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we are not doing bad but you want it to go down it is decelerated. autos -- autos are like down 7% for a lot of these companies you listen to 3m it is no picnic, cummings, no picnic caterpillar, it is like wow, what's going on out there. remember, there is two economies. two economies. >> there are -- we have halfway through earnings season. >> right. >> companies that have 50% revenue outside the country revenue and earnings are negative and those that are domestic, earnings and revenues are up. >> navarro has to say because of the strong dollar and because of the tariffs we need to cut rates. don't provoke jay powell. >> why what's he going do. >> he could give you color which says i would be raising if it weren't for the fact that we have a trade situation this the
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administration that's what he should be saying. did navarro take that whole thing from me with the boeing? i love him, but a little credit when credit is due. >> dudley with the bloomberg op ed saying there is a good chance one and done the case for lowering rates is less compelling now than it was at the last meeting. dudley is no longer at the fed. >> he shouldn't have said that that is -- that is -- listen to yellen if the data says it is getting weaker, then you have to cut again. one and done is -- i always thought that dudly was a rigorous fellow. i am reexamining my analysis of him right now on the fly that's not the dudley i know the dudley i know is more thoughtful than that bill, i'm sorry, you are a sweet guy but i am giving you a d and ending it back he has to send that homework back. >> how many basis points. >> 25 now, and i want a yellen let's see what happens not one and done
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dudley, come on. i am going to give you d i will offer you extra credit. i am going to be in my office at 7:00 office hours that's a shame one and done merck. here's one keytruda is the best -- i don't want to -- it is the one thing you don't ever want to do is say this drug solves cancer. it ds not. but i have to admit this is a queen bee. i think merck right now is fighting a tide of people saying if we saw the prices for drugs in hospitals we would think keytruda is marked up too up in. i believe that to be the case, but merck had a good quarter eli lily's numbers for diabetes and for migraine when excellent. but the merck is a standout particularly pfizer. used to be one of the other.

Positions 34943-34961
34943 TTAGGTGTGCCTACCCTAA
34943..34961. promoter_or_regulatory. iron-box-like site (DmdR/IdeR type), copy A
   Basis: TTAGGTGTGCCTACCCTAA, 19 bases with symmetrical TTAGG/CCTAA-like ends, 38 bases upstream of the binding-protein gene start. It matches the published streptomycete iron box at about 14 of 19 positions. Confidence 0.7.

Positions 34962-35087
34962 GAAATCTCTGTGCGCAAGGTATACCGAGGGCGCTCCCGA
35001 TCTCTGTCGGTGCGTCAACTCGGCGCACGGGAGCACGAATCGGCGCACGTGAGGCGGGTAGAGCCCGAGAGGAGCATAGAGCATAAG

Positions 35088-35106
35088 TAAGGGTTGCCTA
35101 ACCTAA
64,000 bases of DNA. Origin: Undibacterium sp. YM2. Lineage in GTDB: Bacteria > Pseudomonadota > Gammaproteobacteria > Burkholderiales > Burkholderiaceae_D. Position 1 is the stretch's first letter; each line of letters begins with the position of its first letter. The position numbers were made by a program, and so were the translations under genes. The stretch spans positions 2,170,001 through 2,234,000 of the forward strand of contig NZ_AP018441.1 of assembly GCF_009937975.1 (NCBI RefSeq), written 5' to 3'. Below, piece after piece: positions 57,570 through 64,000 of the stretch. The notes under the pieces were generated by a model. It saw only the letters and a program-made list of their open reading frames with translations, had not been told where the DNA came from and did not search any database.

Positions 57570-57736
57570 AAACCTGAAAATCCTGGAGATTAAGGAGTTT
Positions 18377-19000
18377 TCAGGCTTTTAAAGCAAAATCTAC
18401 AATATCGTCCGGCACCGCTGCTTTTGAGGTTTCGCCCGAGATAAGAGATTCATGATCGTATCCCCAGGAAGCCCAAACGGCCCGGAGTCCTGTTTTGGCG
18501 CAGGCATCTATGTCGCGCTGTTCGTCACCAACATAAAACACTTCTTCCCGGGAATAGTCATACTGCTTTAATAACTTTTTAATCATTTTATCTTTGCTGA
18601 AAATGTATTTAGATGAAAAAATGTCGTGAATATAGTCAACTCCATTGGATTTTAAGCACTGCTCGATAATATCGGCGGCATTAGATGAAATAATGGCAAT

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there isn't -- let's not forget, this is this kind of massive hangover of the selling, once again, the fangs, with the a, faangs, that's hurting drug and tech. >> pfizer is cut at morgan stanley today. >> disappointing how bad the core drugs were doing, it was a step down. >> basically reducing estimates by 15 on the upjohn span. >> true. >> tonight we are going to have amgen, sell gene and gillian. >> amgen, disappointing, sell gene preannouncing okay. us about of the acquisition, squishy. >> the big one tonight >> apple if you do 12% service revenue, and the stock is at 190, you get 240. i want to ask you, what's in your wallet in. >> we have not mentioned capital one quite yet. but that's another big story. >> the reason i mention it is because apple hasn't talked
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credit cards they won't it is not going to be in their scripts. but scripts are -- they can switch the script right now and not mention capital one. that's a bit of a downer could happen to anybody. but there is an opportunity in credit cards about 100 million credit cards >> let's get the opening bell here s&p 500 at the cnbc real time exchange a real estate investment trust celebrating an anniversary at the new york stock exchange. and salarius >> bought genome, a fantastic company for targeted immunological. those are targeted prices. if you save someone's life what is the price there is a tension between the president and how much we are paying for on cological. cloud kings down again, carl they don't stop with selling the splunk, and the vm wear and the
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workday and sales force. it is just an etf. think for yourselves sneem it is proctor and merck helping the dow at this point. >> i think it is a gloomy day. it is a gloomy day i don't think it should be but we are stuck with ralph lauren doing really well. he were this up 6. now it is barely up. people are too critical. on "fast money" money yesterday the traders want to trade this route. >> if you can get a deal over the next year and a half. >> the biggest risk is the $320 billion tariff i think what you are getting -- he undercut mnuchin there n a tweet. >> with his man in shanghai. >> fire mnuchin. he basically cut him off at the knees. >> you said this a couple days now. >> yeah. >> do you know something >> i no nothing. >> the anniversary of that is
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friday we are going to play some of that on friday. >> i don't know much about what's really happening. but you know. >> jim, the goldman call they take their 2019 target to 3100 >> right. >> costen introduces year-ends 20203400 even as they cut estimates. i mean, this is -- we are heading into period where earnings might not do a lot but if you get the fed on your side. >> don't fight the fed marty's wife told us marty's wife, we all know him from wall street fame, don't bite the pad don't bite the tape. if the fed is out canning i want to be even in the worst cyclicals. if they did anything that's good i want to be there and i have got to get out of the companies that do well when it is soft. that's the cloud kings hbi was down 4 off the quarter